The temperature is rising (at least it's meant to be in Europe), the days are stretching to their longest, it's nearly my birthday and the endurance racing fraternity is making it's annual pilgrimage to normally unremarkable stretch of public roads in France.

It's the Le Mans 24 Hours, and in two weeks the world famous sportscar race will be started by the traditional wave of the French tricolore, and with the (newly enlarged) field growing ever clearer it's time to have a look at the 56 teams who will try and make their men and machines last two circuits of the clock and some 320 of the 8.4 mile Circuit de la Sarthe.

That must mean it's time for previews – and Le Mans previews need a preview themselves.

Perhaps more than any of the recent years the field has seen shifts – both compared to the 55 cars that Le Mans organisers the Auto Club de l'Ouest (ACO) welcomed this time 12 months ago and even from the original list of entrants that were invited after a ceremony in early February.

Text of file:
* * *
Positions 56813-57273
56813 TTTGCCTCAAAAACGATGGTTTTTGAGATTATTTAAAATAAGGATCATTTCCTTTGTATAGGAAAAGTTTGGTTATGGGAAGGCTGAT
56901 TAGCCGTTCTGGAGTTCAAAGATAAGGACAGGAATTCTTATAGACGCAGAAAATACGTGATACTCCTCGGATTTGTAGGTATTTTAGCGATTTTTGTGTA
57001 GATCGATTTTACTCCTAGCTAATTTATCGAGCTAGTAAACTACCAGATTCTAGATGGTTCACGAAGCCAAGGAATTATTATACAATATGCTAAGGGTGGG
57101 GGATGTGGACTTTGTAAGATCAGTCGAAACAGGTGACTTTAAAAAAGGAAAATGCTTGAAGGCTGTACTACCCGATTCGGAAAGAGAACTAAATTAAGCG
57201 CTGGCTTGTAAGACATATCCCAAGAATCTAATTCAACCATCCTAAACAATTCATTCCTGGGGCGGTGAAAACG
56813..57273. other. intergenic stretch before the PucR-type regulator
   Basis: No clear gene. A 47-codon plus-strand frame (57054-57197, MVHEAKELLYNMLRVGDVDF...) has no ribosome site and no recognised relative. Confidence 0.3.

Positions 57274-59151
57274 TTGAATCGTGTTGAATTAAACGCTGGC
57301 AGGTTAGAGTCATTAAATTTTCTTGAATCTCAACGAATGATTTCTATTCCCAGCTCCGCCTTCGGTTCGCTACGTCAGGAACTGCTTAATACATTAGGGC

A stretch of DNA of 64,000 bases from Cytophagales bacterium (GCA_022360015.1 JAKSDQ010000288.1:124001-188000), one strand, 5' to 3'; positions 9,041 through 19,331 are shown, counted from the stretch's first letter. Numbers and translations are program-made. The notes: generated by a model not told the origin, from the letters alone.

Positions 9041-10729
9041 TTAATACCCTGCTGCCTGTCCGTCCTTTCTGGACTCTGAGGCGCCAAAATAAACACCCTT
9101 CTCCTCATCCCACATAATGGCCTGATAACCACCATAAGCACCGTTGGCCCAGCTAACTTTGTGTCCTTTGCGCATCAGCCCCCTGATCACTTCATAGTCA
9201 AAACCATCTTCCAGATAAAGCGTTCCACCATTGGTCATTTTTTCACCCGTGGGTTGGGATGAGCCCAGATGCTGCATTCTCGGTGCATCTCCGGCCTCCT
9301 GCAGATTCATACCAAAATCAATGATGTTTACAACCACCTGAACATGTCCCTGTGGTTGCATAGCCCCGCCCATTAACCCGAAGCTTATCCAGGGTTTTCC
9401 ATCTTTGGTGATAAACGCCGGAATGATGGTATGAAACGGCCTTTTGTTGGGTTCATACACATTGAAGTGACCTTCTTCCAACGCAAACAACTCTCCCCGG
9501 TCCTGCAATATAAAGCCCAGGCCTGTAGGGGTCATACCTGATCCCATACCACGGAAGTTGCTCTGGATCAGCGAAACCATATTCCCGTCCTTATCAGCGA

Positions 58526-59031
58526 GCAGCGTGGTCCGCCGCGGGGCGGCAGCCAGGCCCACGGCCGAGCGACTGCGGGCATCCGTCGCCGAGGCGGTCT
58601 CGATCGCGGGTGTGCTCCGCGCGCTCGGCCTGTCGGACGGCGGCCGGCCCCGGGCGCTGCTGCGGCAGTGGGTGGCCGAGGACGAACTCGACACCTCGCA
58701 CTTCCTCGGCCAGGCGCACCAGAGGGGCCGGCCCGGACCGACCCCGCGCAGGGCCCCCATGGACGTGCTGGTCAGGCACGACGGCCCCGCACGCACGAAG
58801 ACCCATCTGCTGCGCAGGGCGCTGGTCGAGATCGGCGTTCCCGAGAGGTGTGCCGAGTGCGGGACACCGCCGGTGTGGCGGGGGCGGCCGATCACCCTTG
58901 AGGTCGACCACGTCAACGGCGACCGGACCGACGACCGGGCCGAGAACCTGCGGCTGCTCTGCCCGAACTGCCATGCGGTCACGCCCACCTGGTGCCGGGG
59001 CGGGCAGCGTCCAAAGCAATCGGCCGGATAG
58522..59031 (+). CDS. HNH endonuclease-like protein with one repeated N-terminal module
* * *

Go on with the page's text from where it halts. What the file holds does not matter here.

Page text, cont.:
Over the coming weeks there will be a preview for each of the four Le Mans classes—LMP1, LMP2, LMGT1 and LMGT2—and for those unfamiliar with these classes, they are exactly the same as would be found in the American or European Le Mans Series, the arbitrary “LM” tacked on simply designating “Le Mans”.

Each article will look at the big storylines in the class before taking a look at each and every team that will contest the race, assessing their driving line-up and the equipment they are hoping will last for the day of racing.

But predicting the outcome of a 24 hour race – any 24 hour race, let alone Le Mans – is like trying to find one particular piece of hay in very big haystack. A team can run faultlessly but one mistake – whether by driver or team or fellow competitor – can end a team's chances. For that reason (and because, like many men, I'm a little afraid of commitment) rather than a specific position each team will be branded “winner”, “podium”, “finisher” or “DNF” as their chances of standing atop the class podium decrease.

That doesn't necessarily mean there will be one predicted winner, or two more podium runners. You simply can predict a days worth of racing.

Then it's a wait until the 12th and 13th of June to prove me catastrophically wrong.

Read the previews here:

LMP1 – Coming soon
LMP2 – Read it here
LMGT1 – Read it here
LMGT2 – Read it here